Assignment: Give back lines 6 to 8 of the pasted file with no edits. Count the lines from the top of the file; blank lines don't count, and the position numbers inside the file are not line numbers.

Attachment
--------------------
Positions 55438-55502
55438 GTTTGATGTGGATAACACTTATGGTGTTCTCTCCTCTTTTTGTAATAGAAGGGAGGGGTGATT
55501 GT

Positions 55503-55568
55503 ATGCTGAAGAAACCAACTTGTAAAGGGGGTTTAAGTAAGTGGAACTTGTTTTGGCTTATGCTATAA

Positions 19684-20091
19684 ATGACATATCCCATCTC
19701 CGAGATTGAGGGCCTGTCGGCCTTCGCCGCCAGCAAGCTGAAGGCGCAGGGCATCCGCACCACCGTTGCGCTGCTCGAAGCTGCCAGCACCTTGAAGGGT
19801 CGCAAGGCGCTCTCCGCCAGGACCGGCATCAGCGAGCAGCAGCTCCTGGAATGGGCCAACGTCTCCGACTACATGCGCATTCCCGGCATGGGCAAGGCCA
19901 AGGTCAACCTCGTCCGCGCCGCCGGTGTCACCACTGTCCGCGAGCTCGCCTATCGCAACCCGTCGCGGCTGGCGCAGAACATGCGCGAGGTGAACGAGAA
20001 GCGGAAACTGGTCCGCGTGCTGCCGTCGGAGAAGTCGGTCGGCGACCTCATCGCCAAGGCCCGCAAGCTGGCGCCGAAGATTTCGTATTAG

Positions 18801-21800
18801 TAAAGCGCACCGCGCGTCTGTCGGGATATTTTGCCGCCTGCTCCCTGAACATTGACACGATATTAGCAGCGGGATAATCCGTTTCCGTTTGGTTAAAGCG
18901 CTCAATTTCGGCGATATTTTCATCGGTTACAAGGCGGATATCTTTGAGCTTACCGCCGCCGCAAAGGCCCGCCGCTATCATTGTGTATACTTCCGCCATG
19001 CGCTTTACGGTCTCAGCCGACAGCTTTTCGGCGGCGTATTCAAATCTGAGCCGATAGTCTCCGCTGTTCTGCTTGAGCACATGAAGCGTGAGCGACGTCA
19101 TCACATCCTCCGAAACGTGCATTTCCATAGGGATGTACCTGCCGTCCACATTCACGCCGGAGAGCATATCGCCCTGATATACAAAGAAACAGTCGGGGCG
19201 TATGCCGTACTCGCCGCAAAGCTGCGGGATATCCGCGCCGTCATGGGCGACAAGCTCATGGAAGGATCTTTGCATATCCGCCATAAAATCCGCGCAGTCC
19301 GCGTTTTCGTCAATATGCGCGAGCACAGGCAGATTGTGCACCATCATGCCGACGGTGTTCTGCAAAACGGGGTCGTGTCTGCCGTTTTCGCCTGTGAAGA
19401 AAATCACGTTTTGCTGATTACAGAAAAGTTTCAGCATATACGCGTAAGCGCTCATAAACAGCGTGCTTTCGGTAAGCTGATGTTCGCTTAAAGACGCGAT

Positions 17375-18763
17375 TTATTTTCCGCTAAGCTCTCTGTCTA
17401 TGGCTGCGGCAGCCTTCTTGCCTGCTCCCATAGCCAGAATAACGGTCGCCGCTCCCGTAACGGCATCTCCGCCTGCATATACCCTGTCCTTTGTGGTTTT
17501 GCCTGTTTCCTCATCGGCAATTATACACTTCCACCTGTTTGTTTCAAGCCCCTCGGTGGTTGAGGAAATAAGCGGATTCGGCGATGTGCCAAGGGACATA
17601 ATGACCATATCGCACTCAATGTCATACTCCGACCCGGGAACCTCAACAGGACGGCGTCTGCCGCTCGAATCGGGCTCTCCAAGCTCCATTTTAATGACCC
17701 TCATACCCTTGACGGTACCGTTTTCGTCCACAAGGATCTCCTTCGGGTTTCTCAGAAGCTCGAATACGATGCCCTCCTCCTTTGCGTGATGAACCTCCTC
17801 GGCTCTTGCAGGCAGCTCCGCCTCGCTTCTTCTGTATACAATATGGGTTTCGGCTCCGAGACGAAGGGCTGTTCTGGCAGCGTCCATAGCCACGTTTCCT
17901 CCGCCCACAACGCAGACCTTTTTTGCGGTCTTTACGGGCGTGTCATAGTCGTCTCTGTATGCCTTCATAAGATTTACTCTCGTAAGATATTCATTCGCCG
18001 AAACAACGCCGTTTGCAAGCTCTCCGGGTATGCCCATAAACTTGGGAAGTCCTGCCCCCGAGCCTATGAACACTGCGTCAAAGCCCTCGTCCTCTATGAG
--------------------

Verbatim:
Positions 19684-20091
19684 ATGACATATCCCATCTC
19701 CGAGATTGAGGGCCTGTCGGCCTTCGCCGCCAGCAAGCTGAAGGCGCAGGGCATCCGCACCACCGTTGCGCTGCTCGAAGCTGCCAGCACCTTGAAGGGT